“As a quick background, I’ve been working in HFT since graduating with an undergrad in mathematics and CS, I trade primarily equities (stocks, basically), market making (posting bids and offers and collecting the spread in between) in ~1700 different stocks…”
(click title for article)
“We think that HFT strategies, in particular the trend-following ones, are playing a key role…the very existence of cross-market correlations at high frequencies favours the presence of automated trading strategies operated by robots on multiple assets. Our analysis suggests that commodity markets are more and more prone to events in global financial markets and likely to deviate from their fundamentals.”
In this TED talk, Yan Ohayon demystifies and shares his experience with algorithmic trading and its impact on markets, our lives, and everything in between.
“We examined 50-years of historical S&P 500 Index data and compared the actual tail risk frequency and magnitude to the expectations of a typical investor operating under modern portfolio theory. The difference between the two is surprising, and it suggests that investors have significantly underestimated tail risk frequency and severity”
Kevin Slavin’s TED talk on high-frequency trading. He shows how these complex computer programs determine: espionage tactics, stock prices, movie scripts, and architecture. And he warns that we are writing code we can’t understand, with implications we can’t control.
“The ‘flash crash’ of May 6th 2010 was the second largest point swing (1,010.14 points) and the biggest one-day point decline (998.5 points) in the history of the Dow Jones Industrial Average. For a few minutes, $1 trillion in market value vanished. In this paper, we argue that the ‘flash crash’ is the result of the new dynamics at play in the current market structure…”
“CEP is a new paradigm of computing that allows organizations to quickly respond to data that is continuously changing. CEP algorithms are structured as sets of event-based rules. These rules monitor items in incoming data streams—termed “events”. Each event represents an update within the system…”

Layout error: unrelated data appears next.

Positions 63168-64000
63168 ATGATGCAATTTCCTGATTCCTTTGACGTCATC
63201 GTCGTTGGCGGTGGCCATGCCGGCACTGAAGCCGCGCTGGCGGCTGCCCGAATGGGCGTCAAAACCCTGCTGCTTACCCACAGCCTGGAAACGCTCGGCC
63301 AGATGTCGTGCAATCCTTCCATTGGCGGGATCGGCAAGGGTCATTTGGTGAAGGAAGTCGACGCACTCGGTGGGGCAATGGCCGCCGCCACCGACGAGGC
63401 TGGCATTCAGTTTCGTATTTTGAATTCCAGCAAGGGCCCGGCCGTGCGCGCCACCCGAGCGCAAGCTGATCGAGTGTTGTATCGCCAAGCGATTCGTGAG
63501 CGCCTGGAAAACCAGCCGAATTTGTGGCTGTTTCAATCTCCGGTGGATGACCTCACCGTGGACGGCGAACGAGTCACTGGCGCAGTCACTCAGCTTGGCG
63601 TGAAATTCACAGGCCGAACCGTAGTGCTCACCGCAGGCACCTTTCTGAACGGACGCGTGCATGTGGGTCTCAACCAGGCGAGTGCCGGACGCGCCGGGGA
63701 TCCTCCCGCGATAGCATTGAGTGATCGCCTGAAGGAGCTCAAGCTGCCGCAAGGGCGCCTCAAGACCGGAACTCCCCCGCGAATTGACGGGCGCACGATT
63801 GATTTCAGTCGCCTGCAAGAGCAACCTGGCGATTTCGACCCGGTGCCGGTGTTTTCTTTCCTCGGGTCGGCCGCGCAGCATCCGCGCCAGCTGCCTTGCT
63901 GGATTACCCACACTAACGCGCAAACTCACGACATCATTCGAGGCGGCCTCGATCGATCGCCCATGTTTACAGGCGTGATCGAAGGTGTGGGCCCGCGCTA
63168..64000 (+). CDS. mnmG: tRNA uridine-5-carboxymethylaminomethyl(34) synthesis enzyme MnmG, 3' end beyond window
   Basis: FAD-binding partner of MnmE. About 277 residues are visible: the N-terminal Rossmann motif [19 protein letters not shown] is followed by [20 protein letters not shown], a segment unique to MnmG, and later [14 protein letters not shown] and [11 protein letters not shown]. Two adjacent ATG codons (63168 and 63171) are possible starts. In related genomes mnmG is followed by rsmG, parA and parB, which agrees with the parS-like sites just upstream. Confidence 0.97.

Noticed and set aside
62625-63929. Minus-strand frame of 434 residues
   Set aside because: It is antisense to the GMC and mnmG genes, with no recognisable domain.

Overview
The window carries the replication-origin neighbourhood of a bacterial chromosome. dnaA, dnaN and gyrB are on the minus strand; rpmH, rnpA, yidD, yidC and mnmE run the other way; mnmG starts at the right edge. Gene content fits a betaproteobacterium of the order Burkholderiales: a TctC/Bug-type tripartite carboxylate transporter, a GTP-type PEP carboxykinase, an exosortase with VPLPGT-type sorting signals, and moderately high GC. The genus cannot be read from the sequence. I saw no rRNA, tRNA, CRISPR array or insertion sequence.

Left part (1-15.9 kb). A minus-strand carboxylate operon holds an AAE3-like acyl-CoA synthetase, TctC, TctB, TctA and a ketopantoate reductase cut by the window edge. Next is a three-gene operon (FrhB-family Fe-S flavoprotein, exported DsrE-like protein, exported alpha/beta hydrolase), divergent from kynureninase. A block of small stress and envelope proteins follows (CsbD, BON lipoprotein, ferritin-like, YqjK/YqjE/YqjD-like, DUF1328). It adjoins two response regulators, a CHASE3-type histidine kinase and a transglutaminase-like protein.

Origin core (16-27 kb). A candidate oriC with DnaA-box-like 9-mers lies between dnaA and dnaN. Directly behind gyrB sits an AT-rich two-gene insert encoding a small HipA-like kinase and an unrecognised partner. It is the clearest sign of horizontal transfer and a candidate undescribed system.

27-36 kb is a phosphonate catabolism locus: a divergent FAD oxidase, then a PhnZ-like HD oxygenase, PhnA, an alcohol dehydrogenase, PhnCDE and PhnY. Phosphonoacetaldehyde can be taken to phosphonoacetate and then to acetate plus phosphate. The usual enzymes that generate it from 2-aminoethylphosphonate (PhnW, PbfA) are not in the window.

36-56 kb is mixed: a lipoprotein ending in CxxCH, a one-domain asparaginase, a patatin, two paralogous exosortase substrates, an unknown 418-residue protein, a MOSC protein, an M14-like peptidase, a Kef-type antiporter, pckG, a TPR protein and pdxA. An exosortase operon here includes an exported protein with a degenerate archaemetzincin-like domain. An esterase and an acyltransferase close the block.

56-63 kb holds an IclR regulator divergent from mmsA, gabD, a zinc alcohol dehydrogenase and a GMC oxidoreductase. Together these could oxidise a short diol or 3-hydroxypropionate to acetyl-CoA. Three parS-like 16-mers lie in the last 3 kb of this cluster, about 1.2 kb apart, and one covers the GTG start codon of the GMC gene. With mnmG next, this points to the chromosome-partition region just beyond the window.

February saw the market continue its slow trickle up, “climbing-the-wall-of-worry” behavior. Movement in the gaps and anemic intraday ranges were the order of the day, and unfortunately such an environment doesn’t offer intraday systems many opportunities. The system’s equity curve saw most days coming in under +/- 0.50% and many offered no trades at all, leaving the system flat (-0.40%) for the month. Yawn.
It seems this system is not alone, as a fellow algo trader friend of mine joked “Welcome to the $300 club!” after listening to me complain about February’s returns. His system has been seeing anemic returns as well, yielding him pocket change of plus/minus a few hundred dollars a day (vs the thousands per day he was seeing last Fall). I guess misery loves company, lol.
Do we really know what we think we know? White’s famous paper on his “Reality Check” procedure:
“Data Snooping occurs when a given set of data is used more than once for purposes of inference or model selection. When such data reuse occurs, there is always the possibility that any satisfactory results obtained may simply be due to chance rather than to any merit inherent in the method yielding the results. Our new procedure, the Reality Check, provides simple and straightforward procedures for testing the null that the best model encountered has no predictive superiority over a given benchmark model…”
“…whereas the normal distribution of the daily return of the S&P would suggest a negative three-sigma event (between -3.56% and -2.36% daily returns) should have occurred 27 days over the last one hundred years, this has actually occurred over a hundred times in the 81 years since 1927. And the “normal” likelihood of a negative four-sigma event is one day every one hundred years; yet we have seen this take place an astounding 44 times since 1927…”